In Raleigh, police in riot gear began to mobilize on a GoRaleigh bus near City Hall.
Protesters in Durham said they were going to stay near the jail for "as long as they can" and then march back toward NC Central's campus to wrap up the protest.
The crowd is growing. White. Black. Hispanic. Mostly young. This protest is at the bull and now they are moving to @TheDurhamPolice headquarters. @ABC11_WTVD #GeorgeFloyd #GeorgeFloydProtest #Protest2020 pic.twitter.com/uCdHkfvFXz— Tim Pulliam (@TimABC11) June 3, 2020
One demonstrator spoke to ABC11's Tim Pulliam and spoke poignantly about DeAndre Ballard, the NCCU student killed by a security guard in 2018.
She said to know Ballard was to love him and said he was a good friend. She said she attended the protest not just for George Floyd, but for Ballard and others who lost their lives at the hands of authority figures.
Some protesters are gathering peacefully outside the Durham Jail.
A protest in downtown Durham tonight. This one was organized organically through social media and word of mouth. They chant “no justice no peace” outside the Durham Jail. pic.twitter.com/njklwGYAFa— Tim Pulliam (@TimABC11) June 2, 2020
Protesters are still gathered outside City Hall in Raleigh
Protesters gathered outside the NCGOP headquarters and now headed to City Hall.
Gov. Cooper on Tuesday responded to Trump's claim that the response to protests by governors across the nation has been 'weak'
Watch what he said here:
State Capitol police officers briefly took a knee with protesters who had gathered near the State Capitol building. It's a symbol of unity that's been seen in cities across the nation. The protest is supposed to last until the curfew starts at 9 p.m.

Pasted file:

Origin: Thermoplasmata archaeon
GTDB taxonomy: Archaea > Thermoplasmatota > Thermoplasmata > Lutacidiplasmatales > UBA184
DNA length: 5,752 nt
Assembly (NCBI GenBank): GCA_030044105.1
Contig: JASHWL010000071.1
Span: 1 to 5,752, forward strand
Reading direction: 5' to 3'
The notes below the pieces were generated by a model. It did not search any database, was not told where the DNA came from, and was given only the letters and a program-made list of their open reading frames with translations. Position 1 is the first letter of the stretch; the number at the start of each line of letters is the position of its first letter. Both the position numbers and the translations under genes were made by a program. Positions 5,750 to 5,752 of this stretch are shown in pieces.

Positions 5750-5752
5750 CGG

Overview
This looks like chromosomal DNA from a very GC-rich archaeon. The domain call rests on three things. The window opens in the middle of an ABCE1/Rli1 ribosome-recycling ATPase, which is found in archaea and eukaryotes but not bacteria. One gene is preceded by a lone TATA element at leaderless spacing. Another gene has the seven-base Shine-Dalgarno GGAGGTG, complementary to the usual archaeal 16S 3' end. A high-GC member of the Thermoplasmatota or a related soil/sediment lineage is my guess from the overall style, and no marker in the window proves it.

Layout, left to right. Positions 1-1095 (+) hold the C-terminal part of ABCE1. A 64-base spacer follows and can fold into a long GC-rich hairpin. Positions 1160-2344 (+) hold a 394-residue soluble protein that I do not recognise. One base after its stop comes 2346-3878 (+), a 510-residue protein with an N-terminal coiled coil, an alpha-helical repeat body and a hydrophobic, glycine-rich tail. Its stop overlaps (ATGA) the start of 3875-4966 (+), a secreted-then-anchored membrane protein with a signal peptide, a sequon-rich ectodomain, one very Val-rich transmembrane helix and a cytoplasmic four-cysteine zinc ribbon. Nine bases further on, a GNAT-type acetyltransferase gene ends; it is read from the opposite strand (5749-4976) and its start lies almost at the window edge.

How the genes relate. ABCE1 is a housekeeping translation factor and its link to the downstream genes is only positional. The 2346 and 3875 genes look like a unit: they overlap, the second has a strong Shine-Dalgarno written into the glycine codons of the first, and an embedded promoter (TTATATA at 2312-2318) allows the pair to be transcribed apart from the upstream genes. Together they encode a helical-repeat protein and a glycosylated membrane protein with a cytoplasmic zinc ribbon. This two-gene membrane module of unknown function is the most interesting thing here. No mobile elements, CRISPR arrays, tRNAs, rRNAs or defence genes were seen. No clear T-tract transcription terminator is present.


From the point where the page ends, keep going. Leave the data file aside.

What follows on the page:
At a media briefing Tuesday, Gov. Roy Cooper prefaced his remarks on COVID-19 developments by first addressing the Floyd incident and the subsequent protesting that has turned violent in some places, including in Raleigh during the weekend.
"To those lifting up their voices, I want to say I hear you, I am listening, and I want to help make the changes that we need," Cooper said.
Hear his comments here:
The governor denounced violence and said he will continue to provide state support as requested.
"George Floyd's brother visited the site of the murder and spoke yesterday," Cooper said. "He had a powerful message to those working in his brother's name: Stop the violence. End the destruction. Let's do this another way," he said.
The governor added that peaceful protesters had an important message.
"We cannot lose sight of the reason nonviolent protesters are in the streets," Cooper said. "They are calling out the systemic injustices that black people ... have endured for generations."
The Associated Press contributed to this report.